First, you need to install the BuckleScript platform and this must be done using npm.

$ npm install -g bs-platform

From there, it is a matter of using the yarn create command to generate a React app that uses the aforementioned reason-scripts.

$ yarn create react-app my-reason-react-app --scripts-version reason-scripts

Next steps from here are documented in the and should be familiar to anyone who has used create-react-app in the past.

Multi-Argument Functions As Syntactic Sugar

When writing a multi-argument function, like the following adder function:

let adder = (x, y) => x + y;

adder(2, 3); /* => 5 */

We are utilizing a syntactic sugar of the function syntax. The same function can be written as such:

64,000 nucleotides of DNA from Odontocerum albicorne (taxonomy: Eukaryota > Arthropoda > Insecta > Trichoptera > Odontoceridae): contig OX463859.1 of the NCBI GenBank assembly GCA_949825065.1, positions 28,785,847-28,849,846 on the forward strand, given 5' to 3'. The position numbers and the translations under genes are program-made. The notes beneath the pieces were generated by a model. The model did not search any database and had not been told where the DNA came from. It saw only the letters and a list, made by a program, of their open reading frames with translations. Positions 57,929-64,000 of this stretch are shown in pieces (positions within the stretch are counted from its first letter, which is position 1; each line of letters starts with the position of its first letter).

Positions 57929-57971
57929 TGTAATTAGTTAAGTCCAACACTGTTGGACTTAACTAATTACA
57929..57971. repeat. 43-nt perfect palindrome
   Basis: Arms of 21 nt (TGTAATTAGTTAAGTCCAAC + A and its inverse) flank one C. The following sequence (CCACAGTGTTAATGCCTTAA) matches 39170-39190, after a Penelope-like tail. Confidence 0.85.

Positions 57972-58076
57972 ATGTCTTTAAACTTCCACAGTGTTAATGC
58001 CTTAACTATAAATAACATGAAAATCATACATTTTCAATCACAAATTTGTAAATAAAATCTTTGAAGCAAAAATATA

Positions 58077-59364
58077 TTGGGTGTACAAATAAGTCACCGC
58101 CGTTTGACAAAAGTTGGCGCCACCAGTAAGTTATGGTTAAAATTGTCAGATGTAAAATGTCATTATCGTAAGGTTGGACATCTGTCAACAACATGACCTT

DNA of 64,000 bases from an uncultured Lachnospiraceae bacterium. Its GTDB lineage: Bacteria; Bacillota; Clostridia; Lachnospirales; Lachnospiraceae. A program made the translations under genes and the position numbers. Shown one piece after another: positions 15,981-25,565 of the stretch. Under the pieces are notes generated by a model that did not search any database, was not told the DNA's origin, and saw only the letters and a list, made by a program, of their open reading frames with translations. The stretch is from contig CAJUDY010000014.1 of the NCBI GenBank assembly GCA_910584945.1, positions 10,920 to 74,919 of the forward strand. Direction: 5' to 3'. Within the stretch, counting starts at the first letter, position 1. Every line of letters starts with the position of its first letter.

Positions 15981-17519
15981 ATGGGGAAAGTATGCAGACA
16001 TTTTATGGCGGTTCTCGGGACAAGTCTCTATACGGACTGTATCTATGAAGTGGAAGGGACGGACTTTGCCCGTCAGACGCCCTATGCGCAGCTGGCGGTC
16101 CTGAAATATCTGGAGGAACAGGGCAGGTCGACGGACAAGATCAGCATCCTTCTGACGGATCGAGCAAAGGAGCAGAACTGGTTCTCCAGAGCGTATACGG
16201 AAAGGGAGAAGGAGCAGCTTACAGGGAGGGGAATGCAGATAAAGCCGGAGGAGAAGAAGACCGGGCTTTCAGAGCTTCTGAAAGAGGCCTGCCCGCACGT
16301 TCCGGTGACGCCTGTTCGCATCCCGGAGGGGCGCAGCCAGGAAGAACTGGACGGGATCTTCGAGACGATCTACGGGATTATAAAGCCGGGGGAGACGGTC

let adder = (x) => (y) => x + y;

adder(2, 3); /* => 5 */

As you can see, we can apply the function in the same way.

This is useful because it means we can partially apply (or curry) our functions to create other functions.

let adder = (x, y) => x + y;
let twoAdder = adder(2);

twoAdder(5); /* => 7 */

source code

Exhaustive Pattern Matching Of List Variants

ReasonML’s switch expression allows for powerful pattern matching. When using switch to pattern match against a list, the compiler will be sure to warn you if you haven’t accounted for all variants of a list.

let getFirst = (numList: list(int)): int => {
  switch(numList) {
  | [first,] => first

this pattern-matching is not exhaustive. Here is an example of a value that is not matched: []

The compiler knows that a list can either be 1) empty ([]) or 2) contain at least one value and another list ([a,]). To ensure all variants are accounted for, we can include the [] case in our switch.